Which leads us to one of the more annoying aspects of the Q hypothesis. In order to cover some of these embarrassing moments, it is posited that Q exists in strata, in layers, that accumulated through time. The implication of this is that some of the material obviously does not trace back to Jesus. This is an eminently convenient suggestion, because it means that Q can include whatever those reconstructing it say it includes. In this way it has all sorts of stuff that a true sayings gospel does not have. We also mentioned this in the commentary: Thomas is a true sayings gospel. Virtually all the passages begin with “Jesus said”. This is how a true sayings gospel should be set up. Much of the hullaballoo about Thomas was that it vindicated the Q theory by being a sayings gospel. Well, Q is not a true sayings gospel. It includes too much extraneous information about John the Baptist, the set-up for the Centurion’s son/servant, the setting of Jesus going up the mountain. All this points to a Q thesis that is not internally consistent, which makes the construction of the entire story suspect.
The point of all this is simple. When the Q debate is taken from the safe environs the Q people have created for it, the conclusions are not nearly so secure. The implication of this is that a legitimate Q debate needs to happen.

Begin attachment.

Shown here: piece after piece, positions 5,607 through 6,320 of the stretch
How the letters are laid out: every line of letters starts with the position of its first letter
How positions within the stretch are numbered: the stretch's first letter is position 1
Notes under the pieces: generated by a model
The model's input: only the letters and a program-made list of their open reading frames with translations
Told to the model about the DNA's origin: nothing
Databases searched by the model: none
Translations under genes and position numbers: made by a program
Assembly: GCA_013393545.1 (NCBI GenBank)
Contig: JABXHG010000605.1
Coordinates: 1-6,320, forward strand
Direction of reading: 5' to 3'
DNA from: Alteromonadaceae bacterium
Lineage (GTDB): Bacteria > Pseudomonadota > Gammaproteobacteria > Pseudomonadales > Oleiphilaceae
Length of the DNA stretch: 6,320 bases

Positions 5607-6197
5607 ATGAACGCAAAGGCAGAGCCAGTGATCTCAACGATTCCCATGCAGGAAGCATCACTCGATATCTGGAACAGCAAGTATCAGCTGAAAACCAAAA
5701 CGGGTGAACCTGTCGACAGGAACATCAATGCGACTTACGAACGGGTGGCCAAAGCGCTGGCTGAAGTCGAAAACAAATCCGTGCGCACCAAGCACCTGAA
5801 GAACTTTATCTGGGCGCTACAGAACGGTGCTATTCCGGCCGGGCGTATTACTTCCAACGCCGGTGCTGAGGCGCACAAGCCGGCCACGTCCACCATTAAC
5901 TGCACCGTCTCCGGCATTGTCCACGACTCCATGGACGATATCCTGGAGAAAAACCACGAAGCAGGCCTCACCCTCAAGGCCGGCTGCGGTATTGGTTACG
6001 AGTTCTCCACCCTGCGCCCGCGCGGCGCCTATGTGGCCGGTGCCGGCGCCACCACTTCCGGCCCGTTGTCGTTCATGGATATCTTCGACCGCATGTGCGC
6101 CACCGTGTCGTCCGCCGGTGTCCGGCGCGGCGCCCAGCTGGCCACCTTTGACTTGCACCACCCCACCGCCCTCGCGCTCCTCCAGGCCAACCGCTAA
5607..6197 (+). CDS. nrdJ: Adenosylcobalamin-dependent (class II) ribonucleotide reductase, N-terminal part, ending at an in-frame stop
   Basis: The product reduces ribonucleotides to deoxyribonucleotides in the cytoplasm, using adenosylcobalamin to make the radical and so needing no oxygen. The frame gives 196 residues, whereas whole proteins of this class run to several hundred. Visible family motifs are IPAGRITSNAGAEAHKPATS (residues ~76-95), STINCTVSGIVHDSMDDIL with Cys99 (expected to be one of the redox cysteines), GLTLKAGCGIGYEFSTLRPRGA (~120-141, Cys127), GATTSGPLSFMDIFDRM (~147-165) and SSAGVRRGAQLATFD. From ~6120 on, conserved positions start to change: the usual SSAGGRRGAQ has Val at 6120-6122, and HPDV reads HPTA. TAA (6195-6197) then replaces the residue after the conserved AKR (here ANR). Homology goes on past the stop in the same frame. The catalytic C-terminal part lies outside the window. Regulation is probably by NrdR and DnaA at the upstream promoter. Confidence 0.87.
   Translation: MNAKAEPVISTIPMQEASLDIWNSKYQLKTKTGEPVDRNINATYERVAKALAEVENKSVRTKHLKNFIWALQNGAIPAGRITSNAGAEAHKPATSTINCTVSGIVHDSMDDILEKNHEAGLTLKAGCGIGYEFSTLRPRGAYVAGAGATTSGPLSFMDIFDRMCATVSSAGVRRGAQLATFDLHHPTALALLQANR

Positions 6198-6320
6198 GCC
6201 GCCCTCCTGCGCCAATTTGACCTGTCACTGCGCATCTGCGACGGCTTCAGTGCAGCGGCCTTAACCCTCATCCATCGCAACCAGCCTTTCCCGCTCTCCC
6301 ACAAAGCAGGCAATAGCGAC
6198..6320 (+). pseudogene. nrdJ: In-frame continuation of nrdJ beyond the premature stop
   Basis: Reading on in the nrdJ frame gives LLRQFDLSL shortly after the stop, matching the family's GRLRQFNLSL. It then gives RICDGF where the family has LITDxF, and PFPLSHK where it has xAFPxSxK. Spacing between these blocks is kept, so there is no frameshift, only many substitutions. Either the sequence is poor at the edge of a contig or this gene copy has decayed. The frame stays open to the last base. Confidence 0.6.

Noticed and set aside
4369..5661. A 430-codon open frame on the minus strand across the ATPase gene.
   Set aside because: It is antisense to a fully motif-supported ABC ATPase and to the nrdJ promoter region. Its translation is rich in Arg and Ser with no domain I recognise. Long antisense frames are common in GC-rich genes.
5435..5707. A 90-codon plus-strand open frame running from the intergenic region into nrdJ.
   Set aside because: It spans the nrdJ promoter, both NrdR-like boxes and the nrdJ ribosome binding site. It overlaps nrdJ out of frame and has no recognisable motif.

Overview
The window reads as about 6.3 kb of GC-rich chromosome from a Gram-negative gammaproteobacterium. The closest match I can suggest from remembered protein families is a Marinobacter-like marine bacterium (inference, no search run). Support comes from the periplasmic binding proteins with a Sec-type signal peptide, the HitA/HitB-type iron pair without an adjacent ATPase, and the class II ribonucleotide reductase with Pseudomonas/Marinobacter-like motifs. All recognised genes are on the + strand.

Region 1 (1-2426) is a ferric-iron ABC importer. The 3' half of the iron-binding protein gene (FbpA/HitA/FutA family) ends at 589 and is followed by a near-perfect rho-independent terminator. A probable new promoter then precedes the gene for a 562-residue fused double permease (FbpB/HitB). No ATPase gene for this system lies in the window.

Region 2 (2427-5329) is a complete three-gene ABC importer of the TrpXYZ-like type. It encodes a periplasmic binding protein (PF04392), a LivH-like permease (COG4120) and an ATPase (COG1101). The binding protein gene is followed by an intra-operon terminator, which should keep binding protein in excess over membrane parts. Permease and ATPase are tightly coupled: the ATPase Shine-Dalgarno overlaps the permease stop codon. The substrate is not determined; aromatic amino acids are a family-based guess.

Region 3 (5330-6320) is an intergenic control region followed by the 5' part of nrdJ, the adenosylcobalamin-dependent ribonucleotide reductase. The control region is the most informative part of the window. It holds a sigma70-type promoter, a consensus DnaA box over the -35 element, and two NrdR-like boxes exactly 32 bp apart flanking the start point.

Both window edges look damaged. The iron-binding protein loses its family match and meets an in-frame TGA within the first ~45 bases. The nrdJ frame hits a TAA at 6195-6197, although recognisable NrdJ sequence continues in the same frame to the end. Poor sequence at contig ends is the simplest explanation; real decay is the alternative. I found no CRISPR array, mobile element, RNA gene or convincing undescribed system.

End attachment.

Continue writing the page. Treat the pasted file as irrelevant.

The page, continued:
There’s no way this section isn’t going to be short. We have a total of four verses. Of course, this is another story allegedly from Q, from Matthew’s Sermon on the Mount vs Luke’s Sermon on the Plain, so there will likely be some back-and-forth on that. Who knows what will turn up? So, without any further ado, let’s proceed to the
46 Τί δέ με καλεῖτε, Κύριε κύριε, καὶ οὐ ποιεῖτε ἃ λέγω;
47 πᾶς ὁ ἐρχόμενος πρός με καὶ ἀκούων μου τῶν λόγων καὶ ποιῶν αὐτούς, ὑποδείξω ὑμῖν τίνι ἐστὶν ὅμοιος:
48 ὅμοιός ἐστιν ἀνθρώπῳ οἰκοδομοῦντι οἰκίαν ὃς ἔσκαψεν καὶ ἐβάθυνεν καὶ ἔθηκεν θεμέλιον ἐπὶ τὴν πέτραν: πλημμύρης δὲ γενομένης προσέρηξεν ὁ ποταμὸς τῇ οἰκίᾳ ἐκείνῃ, καὶ οὐκ ἴσχυσεν σαλεῦσαι αὐτὴν διὰ τὸ καλῶς οἰκοδομῆσθαι αὐτήν.
49 ὁ δὲ ἀκούσας καὶ μὴ ποιήσας ὅμοιός ἐστιν ἀνθρώπῳ οἰκοδομήσαντι οἰκίαν ἐπὶ τὴν γῆν χωρὶς θεμελίου, ἧ προσέρηξεν ὁ ποταμός, καὶ εὐθὺς συνέπεσεν, καὶ ἐγένετο τὸ ῥῆγμα τῆς οἰκίας ἐκείνης μέγα.
“And why does someone call me, “Lord, lord,” and not do what I say? (47) All coming towards me and hearing the words of me and doing them, I will show you someone the same as this: (48) he is like unto a person building a home who dug and went deep and placed the foundation upon the rock. There became a flood the river beat that house, and not strong to shake it on account of the beautiful building of it. (49) And the one hearing is not like the man building his house upon the land without a foundation, which the river battered and immediately it collapsed, and it became a great ruin of that house.”